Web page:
Sandy asks me why I’m so quiet, and I don’t know what to tell her. Lately I’ve felt a lack for words and feelings although I’m pretty overstocked on both. I suppose I could be hoarding sentiments, saving them for a rainy day or bright eyed Jane on the subway. And I hear the tip-tip-tip-tap-tap-tip drizzle against my window sill but when I stare at the shelves then back at Sandy I just can’t bare to part with a single phrase or hug or Good Morning Beautiful. I’m overflowing again with so many thoughts in my head, but they don’t race any more. Instead they’re sluggish and relentless – dragging their feet through the recesses of my day while I’m in the shower or silently consoling strangers on the train. This afternoon I made a best friend and we carved our names on a tree trunk just outside of town although he doesn’t know it yet.
Sandy knows it though, I think. She knows too much sometimes.
And normally stuff like this is fine because I’ve always kind of lived my life with head in the clouds (and between warm legs,) just musing for amusement and just going through the motions with my body on autopilot. I’ve forgotten what the sun feels like so now I’m restless and sticky and asking what this thing dripping down my brow and heart is. Sandy says its pulp, and then I wonder if she’s calling me a fruit or something she can squeeze dry. I guess human adaptability can also be a pretty terrible thing when you think about it – becoming so used to something that the opposite feels like a threat. What a strange notion, to consider that I’m not used to happiness. It’s such an off term also if you read too deep into it like I always do: used to happiness. Used to it.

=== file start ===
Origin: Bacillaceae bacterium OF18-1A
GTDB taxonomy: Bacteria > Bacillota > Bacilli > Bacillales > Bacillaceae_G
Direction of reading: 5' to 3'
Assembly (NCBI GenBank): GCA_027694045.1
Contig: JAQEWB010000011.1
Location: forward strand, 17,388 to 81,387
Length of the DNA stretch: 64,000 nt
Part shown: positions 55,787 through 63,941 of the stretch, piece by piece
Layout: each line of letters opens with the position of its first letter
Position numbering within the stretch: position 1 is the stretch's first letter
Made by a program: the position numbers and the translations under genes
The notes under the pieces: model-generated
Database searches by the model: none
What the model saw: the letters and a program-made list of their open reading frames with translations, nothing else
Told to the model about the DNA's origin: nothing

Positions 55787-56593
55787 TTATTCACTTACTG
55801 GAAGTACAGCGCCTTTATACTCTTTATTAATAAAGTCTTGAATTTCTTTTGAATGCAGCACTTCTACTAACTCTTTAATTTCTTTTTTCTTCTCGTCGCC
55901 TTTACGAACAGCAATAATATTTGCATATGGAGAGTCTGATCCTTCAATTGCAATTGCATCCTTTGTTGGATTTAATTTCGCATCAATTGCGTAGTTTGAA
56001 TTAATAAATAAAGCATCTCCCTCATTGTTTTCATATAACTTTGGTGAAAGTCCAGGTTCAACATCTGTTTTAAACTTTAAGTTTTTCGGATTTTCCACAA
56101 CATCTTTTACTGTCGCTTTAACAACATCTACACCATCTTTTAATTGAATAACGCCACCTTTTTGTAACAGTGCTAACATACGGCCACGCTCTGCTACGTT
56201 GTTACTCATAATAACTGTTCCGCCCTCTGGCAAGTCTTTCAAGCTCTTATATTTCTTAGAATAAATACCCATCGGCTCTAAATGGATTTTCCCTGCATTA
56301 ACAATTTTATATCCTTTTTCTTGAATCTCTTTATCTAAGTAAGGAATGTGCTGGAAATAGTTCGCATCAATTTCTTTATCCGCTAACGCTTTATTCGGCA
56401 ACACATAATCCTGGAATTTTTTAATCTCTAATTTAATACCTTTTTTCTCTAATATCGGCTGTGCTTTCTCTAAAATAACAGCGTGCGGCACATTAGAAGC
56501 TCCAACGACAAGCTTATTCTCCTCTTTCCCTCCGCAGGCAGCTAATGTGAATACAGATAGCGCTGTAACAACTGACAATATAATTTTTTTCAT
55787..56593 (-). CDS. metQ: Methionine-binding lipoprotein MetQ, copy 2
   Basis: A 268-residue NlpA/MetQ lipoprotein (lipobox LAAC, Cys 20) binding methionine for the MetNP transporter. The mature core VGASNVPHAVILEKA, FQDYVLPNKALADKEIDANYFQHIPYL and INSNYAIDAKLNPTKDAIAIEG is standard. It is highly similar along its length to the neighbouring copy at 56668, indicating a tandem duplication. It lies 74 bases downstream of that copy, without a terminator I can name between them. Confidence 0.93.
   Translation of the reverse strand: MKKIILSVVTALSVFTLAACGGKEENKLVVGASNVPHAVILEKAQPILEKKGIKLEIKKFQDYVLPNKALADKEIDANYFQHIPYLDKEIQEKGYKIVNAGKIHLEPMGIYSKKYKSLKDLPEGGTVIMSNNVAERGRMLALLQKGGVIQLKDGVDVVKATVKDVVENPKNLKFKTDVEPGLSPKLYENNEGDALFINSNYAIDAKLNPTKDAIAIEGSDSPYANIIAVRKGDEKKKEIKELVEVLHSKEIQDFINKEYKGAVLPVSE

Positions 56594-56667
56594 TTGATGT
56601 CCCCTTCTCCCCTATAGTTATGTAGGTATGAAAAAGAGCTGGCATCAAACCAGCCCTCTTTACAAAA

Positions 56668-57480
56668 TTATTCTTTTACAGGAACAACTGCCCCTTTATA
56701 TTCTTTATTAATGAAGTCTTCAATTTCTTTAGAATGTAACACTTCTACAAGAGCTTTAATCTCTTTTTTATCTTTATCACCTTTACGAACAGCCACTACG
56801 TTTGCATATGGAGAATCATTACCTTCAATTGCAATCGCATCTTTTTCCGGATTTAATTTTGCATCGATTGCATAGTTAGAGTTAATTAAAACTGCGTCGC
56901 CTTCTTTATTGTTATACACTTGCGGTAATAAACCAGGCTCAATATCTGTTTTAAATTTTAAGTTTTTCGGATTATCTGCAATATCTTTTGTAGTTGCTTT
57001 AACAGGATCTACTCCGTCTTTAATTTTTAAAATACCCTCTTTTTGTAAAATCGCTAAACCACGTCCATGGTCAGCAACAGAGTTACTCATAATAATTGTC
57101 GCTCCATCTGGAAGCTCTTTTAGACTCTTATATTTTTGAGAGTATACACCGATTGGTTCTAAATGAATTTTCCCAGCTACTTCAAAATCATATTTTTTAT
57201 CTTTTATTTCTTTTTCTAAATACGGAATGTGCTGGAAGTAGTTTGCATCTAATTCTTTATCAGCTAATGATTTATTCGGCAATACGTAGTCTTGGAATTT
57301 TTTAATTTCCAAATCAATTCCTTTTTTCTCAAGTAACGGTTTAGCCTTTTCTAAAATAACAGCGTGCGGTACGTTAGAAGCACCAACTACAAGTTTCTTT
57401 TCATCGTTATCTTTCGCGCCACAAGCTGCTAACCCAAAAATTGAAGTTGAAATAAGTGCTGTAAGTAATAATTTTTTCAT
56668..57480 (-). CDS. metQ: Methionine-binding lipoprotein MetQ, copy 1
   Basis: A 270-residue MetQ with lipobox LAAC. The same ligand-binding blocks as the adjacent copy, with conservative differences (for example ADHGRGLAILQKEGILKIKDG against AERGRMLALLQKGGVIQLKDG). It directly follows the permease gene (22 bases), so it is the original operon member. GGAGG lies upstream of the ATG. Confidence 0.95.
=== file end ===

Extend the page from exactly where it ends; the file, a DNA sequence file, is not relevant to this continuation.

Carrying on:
Happiness is using me, so happiness must be conniving.
So I’m far from melancholic, far from lonely, far from Moloch, far from observations of human desolation, but I’m never far from Sandy. And I’d rather not write about love if it ends well, to be honest, although that’s exactly what this disease is. I know it, but I won’t ever say it. Not ever. There’s a certain level of defeat that goes with that statement, and I don’t really mean in a sense of being ‘vulnerable’. It’s defeat because I feel I can still do better. My hormones remind me often – super models, and that girl who turned me down in secondary school, and that cutie on the third floor with the red hair and bitter eyes: they’re all as appetizing, have infinite possibilities and maybe friends that are probably even more attractive and more quirky and have even more strange and fascinating habits I can poke fun at over lattes and orgasms.
But they aren’t Sandy. They’ll never be Sandy.